The Whole of Things (from Metaphysics as Ethics, by Herman De Dijn, in God and Nature: Spinoza’s Metaphysics, edited by Yirmiyahu Yovel, Leiden 1991) In Spinoza’s physics, the fundamental categories are the “common notions” and the general laws they imply concerning the nature and interrelations of parts. At most, one gets insight into the space-time continuum of all the parts and the law of the conservation of energy. In his metaphysics, however, the whole is identified as an infinite, sempiternal Whole, which is but an infinite mode of the divine substance. The whole, studied in physics by examining its parts, is interpreted in metaphysics as having not only a “surface” dimension (the whole constituted by the parts), but also a dimension of “depth”, the infinite substance which underlies each of the individual parts as well as the whole. As Natura naturata, the whole can thus be seen to depend radically on substance or Natura naturans, God or substance being at the same time immanent and transcendent.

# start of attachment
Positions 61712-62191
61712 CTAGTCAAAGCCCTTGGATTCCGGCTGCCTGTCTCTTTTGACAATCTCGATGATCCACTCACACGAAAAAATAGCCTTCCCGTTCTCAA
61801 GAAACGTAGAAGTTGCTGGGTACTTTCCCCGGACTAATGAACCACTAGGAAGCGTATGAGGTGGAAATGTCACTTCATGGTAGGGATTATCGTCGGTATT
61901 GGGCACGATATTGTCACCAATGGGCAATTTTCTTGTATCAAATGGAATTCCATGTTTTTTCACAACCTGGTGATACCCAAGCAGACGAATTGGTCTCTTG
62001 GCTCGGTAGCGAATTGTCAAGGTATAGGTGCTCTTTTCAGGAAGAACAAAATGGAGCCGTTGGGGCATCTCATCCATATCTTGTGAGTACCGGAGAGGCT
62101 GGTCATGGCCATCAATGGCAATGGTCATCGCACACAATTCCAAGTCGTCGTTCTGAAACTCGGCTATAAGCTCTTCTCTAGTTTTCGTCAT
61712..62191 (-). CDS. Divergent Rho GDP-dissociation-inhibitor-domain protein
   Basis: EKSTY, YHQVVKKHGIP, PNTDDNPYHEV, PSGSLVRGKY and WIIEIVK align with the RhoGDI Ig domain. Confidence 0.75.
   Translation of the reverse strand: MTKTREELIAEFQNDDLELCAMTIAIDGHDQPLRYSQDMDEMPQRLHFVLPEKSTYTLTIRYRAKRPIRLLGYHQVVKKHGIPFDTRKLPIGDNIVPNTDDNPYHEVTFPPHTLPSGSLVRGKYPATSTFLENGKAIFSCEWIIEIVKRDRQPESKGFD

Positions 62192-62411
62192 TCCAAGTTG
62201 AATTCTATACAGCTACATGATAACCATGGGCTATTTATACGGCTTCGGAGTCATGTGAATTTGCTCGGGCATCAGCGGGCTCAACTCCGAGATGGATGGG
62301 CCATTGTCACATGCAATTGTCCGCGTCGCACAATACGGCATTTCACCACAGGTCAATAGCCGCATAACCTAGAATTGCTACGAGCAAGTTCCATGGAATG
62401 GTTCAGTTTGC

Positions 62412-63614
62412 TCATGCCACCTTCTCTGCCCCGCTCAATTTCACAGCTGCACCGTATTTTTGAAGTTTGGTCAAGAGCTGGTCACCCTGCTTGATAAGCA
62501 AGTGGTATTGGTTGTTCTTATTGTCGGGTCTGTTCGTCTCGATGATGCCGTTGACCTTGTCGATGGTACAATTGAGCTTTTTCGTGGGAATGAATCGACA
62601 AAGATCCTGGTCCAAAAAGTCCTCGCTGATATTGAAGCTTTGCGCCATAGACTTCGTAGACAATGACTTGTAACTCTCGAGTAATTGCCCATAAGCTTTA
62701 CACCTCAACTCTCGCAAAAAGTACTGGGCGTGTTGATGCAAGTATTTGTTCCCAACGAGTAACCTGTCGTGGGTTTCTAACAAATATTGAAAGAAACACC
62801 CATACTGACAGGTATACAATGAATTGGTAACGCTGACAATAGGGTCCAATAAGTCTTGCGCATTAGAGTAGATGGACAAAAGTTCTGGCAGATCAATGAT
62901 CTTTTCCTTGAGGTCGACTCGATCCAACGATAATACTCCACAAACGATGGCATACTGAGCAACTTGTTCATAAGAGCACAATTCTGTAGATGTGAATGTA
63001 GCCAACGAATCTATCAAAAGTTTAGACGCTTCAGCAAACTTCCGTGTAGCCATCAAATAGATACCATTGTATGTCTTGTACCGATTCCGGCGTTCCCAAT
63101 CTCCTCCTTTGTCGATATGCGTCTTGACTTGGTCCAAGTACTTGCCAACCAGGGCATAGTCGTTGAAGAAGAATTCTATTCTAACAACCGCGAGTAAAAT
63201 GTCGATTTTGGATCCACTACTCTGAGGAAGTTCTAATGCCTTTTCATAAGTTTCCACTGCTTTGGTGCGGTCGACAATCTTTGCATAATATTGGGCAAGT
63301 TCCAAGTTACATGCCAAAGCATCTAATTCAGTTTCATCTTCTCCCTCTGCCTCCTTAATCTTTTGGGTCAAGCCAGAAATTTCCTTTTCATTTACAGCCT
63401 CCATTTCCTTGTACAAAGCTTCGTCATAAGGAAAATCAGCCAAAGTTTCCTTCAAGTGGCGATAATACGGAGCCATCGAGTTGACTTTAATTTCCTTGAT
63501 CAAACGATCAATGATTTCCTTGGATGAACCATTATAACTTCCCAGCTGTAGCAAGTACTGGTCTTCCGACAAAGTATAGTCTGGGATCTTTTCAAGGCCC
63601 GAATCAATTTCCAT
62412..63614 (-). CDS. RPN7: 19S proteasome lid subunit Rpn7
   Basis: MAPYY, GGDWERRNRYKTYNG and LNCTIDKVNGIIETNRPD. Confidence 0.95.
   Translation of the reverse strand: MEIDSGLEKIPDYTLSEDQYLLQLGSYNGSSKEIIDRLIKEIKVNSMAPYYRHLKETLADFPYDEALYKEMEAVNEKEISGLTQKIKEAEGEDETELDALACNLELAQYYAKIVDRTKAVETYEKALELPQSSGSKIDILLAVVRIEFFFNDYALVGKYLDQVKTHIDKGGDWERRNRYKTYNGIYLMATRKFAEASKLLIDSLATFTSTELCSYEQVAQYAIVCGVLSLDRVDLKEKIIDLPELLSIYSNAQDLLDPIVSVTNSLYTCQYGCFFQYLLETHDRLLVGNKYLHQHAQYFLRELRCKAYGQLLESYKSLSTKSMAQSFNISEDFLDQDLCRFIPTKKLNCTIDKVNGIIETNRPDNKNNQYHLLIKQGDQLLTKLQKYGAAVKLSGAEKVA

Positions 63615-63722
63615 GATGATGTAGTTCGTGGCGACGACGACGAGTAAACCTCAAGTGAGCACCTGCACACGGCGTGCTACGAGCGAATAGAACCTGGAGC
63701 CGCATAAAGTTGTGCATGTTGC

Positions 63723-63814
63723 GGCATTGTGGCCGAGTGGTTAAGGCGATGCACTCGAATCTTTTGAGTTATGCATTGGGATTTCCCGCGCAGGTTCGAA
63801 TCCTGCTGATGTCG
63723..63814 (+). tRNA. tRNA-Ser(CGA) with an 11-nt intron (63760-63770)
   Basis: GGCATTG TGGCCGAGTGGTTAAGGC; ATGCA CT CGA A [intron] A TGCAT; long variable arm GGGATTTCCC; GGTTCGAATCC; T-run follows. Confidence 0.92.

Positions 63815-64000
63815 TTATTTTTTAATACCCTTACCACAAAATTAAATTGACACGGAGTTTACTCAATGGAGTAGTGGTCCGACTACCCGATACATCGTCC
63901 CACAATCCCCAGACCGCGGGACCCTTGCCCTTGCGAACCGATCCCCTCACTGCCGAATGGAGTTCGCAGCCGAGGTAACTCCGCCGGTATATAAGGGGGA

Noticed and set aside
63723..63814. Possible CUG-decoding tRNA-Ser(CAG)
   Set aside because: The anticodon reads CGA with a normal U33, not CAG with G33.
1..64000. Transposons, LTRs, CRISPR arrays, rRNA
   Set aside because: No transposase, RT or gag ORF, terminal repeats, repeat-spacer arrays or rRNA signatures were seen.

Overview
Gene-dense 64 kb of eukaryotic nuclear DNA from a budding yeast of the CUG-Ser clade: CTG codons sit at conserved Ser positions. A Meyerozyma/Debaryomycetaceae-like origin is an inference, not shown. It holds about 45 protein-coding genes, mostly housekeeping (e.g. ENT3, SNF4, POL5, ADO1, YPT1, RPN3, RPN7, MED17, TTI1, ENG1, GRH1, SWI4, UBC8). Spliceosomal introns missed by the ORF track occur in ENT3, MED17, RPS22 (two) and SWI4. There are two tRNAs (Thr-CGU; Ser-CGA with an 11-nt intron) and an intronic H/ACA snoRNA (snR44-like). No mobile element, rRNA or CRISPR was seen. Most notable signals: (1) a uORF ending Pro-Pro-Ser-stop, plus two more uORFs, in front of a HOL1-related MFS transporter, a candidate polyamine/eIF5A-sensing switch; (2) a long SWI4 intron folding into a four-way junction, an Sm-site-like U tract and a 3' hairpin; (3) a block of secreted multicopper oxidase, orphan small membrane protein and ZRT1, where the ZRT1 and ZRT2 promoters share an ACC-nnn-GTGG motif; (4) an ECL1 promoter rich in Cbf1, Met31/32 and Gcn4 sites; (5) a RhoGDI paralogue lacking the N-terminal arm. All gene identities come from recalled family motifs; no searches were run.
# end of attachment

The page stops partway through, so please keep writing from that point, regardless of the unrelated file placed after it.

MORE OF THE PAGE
What is affirmed of God in Spinoza’s rationalistic metaphysics is basically that only God or Nature deserves to be called substance, causa sui, free and eternal – all names which we undeservedly give to ourselves in our anthropocentric conceit. In applying these names to Nature as a substantive whole, Spinoza somehow “individualizes” the whole of things in which we live; this proves to be very important in the relationship between metaphysics and intuitive knowledge. In his metaphysical treatises, Spinoza shows – in the light of the objectifying insights of metaphysics and physics – how to reinterpret the old ethico-religious and metaphysical notions and problems such as God, Providence, mind and body, intellect and will, rationality, freedom, immortality. There interpretation should ensure that all traces of anthropocentrism disappear. Yet, Spinoza was well aware that metaphysics, though for him a strictly cognitive project using the one scientific method, mos geometricus, had to be relevant to the search for salvation. As the continuation and the explication of the anti-anthropocentrism already present in the scientific attitude, this cognitive project was of direct relevance to the problem of salvation. Spinoza was aware that a kind of pedagogical steering of the cognitive project was necessary to arrive at the ultimate aim – salvation through contemplation – as quickly as possible: “I pass now to explaining those things which must necessarily follow from the essence of God, or [sive] the infinite and eternal Being – not, indeed, all of them …, but only those that can lead us, by the hand, as it were, to the knowledge of the human Mind and its highest blessedness” (EIIpref). This guidance of the project leads to the development of a human science in which man objectively understands himself as truly a mode of substance, and to the elaboration of a scientific ethics.